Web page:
But clarapurdy and the public school apologists, in true egalitarian fashion, would sacrifice most parents and their children on the alter of the “neediest”. This is what’s so immoral about public education. Someone must always be sacrificed to someone else’s agenda…and it’s usually the best and brightest who are sacrificed. Just look at No Child Left Behind. In a free market, no one’s interests are sacrificed, because no one has the state’s coercive power at their disposal. Those concerned about the problems of the small minority that have special needs or are too poor to afford a proper education for their children are free to address that market segment. What is forbidden in a free society is for them to impose the costs of their efforts on others against their voluntary judgement. Ultimately, it must be remembered that all children are the responsibility of the parents who brought them into the world.
A free market won’t “give every child the opportunity to go to school regardless of race, religion, sex, socioeconomic statis etc.”? Well, they all go to school now…and look at the results. Public school apologists want to herd the children into government-run schools, where people like Ms. Rhee need to fight an uphill battle just to make some small common sense reforms to improve the disastrous conditions in those D.C. schools. Imagine the entrepreneurial Ms. Rhee as the owner or administrator of a string of private, for-profit schools. She could simply implement the reforms necessary to improve the quality of her schools, and then the parents can vote with their wallets...and their rational judgements.
It can’t be stated enough. The bogus “opportunity for every child” argument is a thin cover for the massive violation of individual rights engendered by a coercive political monopoly that has no place in a free society. Only a free market gives “every child the opportunity to go to school regardless of race, religion, sex, socio-economic status etc.” …and enables him the opportunity to get the best education most suited to his needs. That’s because his parents are free to choose what’s best for him, which is ultimately their solemn responsibility, and only theirs. Freedom offers opportunity...the right to take action based upon one's own rational judgement...and that’s all. The rest is up to the free individuals that constitute society. A government that attempts to guarantee to all a man-made service such as education is a dictatorship…which precisely describes, despite its superficial appearance and widespread popular support, today’s government-run public education monopoly.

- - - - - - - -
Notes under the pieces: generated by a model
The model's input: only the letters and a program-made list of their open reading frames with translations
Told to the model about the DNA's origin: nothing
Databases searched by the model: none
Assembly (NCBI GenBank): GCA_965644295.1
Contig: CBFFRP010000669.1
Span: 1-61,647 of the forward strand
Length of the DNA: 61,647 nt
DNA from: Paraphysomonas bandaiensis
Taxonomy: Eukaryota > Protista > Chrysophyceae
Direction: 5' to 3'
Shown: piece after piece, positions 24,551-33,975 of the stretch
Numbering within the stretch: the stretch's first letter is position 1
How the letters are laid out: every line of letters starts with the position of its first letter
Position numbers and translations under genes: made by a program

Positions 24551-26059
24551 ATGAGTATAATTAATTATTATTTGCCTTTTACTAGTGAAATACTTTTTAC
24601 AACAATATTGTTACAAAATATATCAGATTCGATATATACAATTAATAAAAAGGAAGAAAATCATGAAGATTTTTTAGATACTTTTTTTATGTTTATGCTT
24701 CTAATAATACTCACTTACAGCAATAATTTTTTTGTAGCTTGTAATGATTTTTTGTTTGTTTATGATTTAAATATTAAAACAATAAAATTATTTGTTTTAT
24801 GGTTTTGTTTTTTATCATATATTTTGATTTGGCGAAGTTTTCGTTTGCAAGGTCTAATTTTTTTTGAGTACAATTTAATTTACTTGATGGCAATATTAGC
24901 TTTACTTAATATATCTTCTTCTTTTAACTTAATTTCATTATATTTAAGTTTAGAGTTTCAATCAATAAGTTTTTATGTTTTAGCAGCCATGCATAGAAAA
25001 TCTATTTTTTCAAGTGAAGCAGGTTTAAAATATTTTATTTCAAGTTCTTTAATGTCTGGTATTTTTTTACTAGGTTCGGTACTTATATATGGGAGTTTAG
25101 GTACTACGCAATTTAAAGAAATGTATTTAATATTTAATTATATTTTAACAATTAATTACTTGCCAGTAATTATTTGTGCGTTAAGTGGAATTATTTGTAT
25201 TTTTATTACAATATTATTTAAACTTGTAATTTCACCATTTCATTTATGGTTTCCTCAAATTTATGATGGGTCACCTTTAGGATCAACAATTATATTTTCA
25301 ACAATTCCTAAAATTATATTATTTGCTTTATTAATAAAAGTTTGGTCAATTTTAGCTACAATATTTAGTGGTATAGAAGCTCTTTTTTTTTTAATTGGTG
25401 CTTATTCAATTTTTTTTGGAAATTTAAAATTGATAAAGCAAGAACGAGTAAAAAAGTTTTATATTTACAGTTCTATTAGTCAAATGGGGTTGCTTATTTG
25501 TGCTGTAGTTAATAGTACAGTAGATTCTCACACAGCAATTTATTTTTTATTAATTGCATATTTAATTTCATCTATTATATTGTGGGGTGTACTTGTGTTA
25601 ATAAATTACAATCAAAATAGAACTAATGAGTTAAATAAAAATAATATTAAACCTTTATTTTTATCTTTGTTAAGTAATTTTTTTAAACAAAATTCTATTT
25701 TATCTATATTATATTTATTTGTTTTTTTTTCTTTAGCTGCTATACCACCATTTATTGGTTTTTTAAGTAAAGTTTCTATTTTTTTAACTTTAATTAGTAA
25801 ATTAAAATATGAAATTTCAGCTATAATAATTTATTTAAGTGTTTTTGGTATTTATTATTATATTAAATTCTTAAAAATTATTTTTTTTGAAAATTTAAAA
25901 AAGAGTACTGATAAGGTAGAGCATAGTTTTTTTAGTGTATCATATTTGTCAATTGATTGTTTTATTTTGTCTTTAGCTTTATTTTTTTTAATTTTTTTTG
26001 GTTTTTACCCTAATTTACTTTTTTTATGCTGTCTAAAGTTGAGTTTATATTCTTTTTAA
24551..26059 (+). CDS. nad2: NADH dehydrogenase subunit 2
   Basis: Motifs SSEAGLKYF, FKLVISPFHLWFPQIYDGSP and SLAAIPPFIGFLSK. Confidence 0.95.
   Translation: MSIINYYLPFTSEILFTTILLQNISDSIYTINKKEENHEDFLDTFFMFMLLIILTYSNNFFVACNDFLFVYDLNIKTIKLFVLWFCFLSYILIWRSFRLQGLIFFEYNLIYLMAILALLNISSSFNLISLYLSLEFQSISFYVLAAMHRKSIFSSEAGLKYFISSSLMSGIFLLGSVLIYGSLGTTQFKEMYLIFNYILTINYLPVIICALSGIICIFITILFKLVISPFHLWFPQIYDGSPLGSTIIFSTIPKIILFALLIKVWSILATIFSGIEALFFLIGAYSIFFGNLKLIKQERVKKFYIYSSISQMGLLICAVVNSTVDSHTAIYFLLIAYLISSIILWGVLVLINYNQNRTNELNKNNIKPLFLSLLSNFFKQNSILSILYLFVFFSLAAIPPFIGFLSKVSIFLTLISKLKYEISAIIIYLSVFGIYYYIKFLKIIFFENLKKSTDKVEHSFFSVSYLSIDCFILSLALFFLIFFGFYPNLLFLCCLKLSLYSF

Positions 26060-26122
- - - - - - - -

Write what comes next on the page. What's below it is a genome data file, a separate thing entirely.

What the debate between government-run public education and a free market comes down to is this. Should force be the determining factor steering the course of education for the young, or should it be rational, voluntary persuasion and free judgement? I’ll conclude with a challenge to those ferociously defending their coercive political stranglehold on American education. Quoting Isabel Paterson from The God of the Machine (Caxton Printers, LTD, 1964, page 274);
“The most vindictive resentment may be expected from the pedagogical profession for any suggestion that they be dislodged from their dictatorial position… Nevertheless, the question to put to any teacher [or apologist for the entrenched establishment] moved to such indignation is: Do you think nobody would willingly entrust his children to you or pay you for teaching them? Why do you have to extort your fees and collect your pupils by compulsion?”